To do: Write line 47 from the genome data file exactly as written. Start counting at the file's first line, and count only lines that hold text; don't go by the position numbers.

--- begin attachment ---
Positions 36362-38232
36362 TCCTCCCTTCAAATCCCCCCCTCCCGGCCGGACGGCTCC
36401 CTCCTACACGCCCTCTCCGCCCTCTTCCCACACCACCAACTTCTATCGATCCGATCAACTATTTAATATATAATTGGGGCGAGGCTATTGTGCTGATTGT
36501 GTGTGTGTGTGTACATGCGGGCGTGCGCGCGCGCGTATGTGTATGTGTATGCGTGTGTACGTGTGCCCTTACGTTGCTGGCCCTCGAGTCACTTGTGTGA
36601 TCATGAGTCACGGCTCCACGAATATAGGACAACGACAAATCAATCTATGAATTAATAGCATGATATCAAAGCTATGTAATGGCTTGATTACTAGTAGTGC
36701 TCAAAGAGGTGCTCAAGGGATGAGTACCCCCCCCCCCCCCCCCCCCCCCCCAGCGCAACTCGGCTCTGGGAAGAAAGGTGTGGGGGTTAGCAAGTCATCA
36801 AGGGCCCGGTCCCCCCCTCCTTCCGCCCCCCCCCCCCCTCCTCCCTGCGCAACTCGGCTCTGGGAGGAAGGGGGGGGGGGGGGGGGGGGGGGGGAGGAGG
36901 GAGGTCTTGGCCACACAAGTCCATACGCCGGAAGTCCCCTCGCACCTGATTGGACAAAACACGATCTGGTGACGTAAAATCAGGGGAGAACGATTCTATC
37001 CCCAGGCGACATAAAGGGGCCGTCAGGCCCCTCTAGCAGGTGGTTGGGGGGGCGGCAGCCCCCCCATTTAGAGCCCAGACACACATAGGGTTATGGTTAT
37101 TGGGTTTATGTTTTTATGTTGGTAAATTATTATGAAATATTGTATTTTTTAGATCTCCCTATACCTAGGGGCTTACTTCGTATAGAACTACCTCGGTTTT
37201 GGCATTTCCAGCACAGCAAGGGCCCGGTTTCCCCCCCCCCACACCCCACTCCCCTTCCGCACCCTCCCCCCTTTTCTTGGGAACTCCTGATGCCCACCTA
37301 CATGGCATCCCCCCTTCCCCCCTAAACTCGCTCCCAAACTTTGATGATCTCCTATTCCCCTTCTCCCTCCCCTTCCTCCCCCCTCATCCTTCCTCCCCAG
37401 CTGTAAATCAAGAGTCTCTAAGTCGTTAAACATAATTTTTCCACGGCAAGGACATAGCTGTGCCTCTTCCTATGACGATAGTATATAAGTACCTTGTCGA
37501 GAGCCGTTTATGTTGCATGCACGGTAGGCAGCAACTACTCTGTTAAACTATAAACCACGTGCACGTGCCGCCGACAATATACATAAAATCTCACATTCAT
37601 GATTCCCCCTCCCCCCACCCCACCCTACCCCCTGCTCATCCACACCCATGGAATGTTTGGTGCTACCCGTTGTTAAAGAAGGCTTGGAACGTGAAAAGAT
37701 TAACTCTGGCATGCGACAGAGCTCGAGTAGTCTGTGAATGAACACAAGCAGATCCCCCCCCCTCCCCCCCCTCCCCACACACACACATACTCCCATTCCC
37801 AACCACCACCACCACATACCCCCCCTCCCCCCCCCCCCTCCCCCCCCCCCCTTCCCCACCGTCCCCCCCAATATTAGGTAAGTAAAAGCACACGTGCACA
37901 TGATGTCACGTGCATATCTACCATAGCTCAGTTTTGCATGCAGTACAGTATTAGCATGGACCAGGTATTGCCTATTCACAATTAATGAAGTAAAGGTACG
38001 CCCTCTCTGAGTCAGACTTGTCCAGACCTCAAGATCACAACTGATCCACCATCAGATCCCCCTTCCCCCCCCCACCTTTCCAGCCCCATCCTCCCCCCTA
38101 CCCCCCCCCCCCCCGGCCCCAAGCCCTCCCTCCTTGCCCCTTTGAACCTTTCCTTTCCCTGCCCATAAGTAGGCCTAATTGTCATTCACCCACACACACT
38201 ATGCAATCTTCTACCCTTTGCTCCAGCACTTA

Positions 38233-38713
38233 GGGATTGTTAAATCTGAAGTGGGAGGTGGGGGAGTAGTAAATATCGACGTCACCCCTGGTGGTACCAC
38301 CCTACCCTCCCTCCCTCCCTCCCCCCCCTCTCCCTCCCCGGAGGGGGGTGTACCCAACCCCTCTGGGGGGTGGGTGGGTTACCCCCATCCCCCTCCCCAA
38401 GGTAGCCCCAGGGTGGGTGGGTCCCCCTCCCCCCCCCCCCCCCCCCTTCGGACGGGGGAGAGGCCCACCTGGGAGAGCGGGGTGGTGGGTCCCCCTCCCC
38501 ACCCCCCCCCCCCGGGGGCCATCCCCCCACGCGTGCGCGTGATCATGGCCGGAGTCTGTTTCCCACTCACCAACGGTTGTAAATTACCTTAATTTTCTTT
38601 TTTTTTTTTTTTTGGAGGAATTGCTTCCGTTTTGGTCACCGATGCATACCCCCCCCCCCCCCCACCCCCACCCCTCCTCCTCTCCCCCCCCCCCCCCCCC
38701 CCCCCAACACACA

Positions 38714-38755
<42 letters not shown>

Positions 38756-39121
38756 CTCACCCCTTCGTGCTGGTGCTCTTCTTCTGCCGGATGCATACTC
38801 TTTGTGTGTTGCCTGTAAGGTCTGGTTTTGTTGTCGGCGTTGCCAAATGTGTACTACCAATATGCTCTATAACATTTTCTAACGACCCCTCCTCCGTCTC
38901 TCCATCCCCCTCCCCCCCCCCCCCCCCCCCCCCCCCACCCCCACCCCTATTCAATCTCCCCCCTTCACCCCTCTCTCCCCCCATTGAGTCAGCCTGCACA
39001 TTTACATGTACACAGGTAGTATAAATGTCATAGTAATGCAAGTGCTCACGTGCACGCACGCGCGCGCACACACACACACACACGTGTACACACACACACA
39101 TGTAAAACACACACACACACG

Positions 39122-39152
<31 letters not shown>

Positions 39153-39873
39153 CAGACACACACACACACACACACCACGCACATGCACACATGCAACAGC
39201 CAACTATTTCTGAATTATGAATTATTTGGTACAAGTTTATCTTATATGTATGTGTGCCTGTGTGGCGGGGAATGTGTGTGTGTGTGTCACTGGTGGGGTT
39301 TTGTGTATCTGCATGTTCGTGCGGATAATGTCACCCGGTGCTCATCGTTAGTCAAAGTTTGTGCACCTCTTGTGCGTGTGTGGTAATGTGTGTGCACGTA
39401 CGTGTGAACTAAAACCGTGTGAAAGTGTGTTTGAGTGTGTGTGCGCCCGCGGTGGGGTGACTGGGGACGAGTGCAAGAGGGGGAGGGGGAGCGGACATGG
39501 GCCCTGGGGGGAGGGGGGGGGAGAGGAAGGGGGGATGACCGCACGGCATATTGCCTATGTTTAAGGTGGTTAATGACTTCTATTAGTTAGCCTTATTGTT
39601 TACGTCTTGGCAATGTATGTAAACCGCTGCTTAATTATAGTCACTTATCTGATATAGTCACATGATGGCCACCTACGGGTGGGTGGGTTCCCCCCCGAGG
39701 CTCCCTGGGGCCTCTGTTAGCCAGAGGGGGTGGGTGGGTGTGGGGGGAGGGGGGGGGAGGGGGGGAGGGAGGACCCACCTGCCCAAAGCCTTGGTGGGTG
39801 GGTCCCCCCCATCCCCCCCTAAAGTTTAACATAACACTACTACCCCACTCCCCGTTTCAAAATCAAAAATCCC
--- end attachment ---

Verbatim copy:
39801 GGTCCCCCCCATCCCCCCCTAAAGTTTAACATAACACTACTACCCCACTCCCCGTTTCAAAATCAAAAATCCC